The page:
In doing so, I realized how much of what I thought about weight had been misguided — and how many years of my life I had spent “concern-trolling” my younger sister. In part, reading SA blogs and experiencing empathy as I attend to the lived experiences of fat girls has helped me become a better sister, and makes me want to be a model for women because I realize how much this kind of concern-trolling can hurt people we love.

  3. I’ve been thinking about how I react to fat bias and how I internalize comments made around me about fat people. It seems really frustrating to me that if I’m in the company of someone who is insulting or bashing fat people in general, they ‘excuse’ me from the bashing with a ‘present company excluded’ or some other lame saying.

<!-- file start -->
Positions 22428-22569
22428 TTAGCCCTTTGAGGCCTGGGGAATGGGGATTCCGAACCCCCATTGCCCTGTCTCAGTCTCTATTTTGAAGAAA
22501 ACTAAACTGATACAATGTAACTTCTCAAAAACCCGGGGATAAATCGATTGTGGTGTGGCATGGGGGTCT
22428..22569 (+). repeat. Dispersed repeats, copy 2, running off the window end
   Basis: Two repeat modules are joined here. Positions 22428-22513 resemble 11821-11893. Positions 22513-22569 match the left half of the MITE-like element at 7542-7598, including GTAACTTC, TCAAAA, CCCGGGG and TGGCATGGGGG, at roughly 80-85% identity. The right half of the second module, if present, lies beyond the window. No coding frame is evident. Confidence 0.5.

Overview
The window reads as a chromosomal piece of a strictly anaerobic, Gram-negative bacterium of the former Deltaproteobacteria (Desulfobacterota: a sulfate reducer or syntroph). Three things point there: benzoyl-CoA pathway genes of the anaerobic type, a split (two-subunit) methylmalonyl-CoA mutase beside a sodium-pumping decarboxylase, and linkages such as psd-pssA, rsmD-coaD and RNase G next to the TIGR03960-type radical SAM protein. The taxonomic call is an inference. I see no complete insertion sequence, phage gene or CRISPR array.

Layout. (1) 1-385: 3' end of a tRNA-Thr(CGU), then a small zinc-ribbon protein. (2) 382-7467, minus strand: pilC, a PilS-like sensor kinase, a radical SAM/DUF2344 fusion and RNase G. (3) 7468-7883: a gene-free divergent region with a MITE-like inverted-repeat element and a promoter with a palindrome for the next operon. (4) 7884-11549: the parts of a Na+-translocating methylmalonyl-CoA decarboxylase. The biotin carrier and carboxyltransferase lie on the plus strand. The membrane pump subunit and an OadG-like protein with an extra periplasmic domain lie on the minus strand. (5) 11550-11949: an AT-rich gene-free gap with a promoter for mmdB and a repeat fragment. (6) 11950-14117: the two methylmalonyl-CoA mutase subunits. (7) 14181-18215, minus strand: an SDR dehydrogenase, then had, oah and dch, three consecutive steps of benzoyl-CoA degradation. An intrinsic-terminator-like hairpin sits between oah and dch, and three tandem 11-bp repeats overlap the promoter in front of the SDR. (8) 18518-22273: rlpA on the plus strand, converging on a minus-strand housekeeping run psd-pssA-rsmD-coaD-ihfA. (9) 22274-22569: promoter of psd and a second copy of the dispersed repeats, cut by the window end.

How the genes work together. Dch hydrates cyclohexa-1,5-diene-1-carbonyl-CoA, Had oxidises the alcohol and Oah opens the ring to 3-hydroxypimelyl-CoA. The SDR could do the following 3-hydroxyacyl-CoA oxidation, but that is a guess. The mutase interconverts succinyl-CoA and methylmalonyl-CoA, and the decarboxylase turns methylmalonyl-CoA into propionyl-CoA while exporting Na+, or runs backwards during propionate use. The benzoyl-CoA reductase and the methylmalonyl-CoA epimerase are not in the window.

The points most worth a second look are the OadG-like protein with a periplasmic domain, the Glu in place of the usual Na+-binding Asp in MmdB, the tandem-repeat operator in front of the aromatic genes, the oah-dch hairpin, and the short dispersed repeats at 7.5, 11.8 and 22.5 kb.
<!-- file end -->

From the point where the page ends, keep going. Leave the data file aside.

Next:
The hardest for me is to listen to someone insulting themselves and generalizing about how bad life is when they gain weight.. how they aren’t pretty anymore, aren’t sexy, are happy and don’t deserve any of those things… When I point out that they must feel that way about me, too, then the real battle begins. “how can you think that, Susan? You know I love you… This is my opinion about me.. not you…” I’ve had to weed my friendship garden of these types of people for my own sanity. They’ll not watch me living happy as a fat person and change their behavior… they think I’m the exception to the rule.

  4. I realize my first post was way out in left field… but needed to come out. On a more direct line with the topic, Reagan, I agree with you that no panel discussing fat people and obesity should be without individuals who are living as a fat person/obese.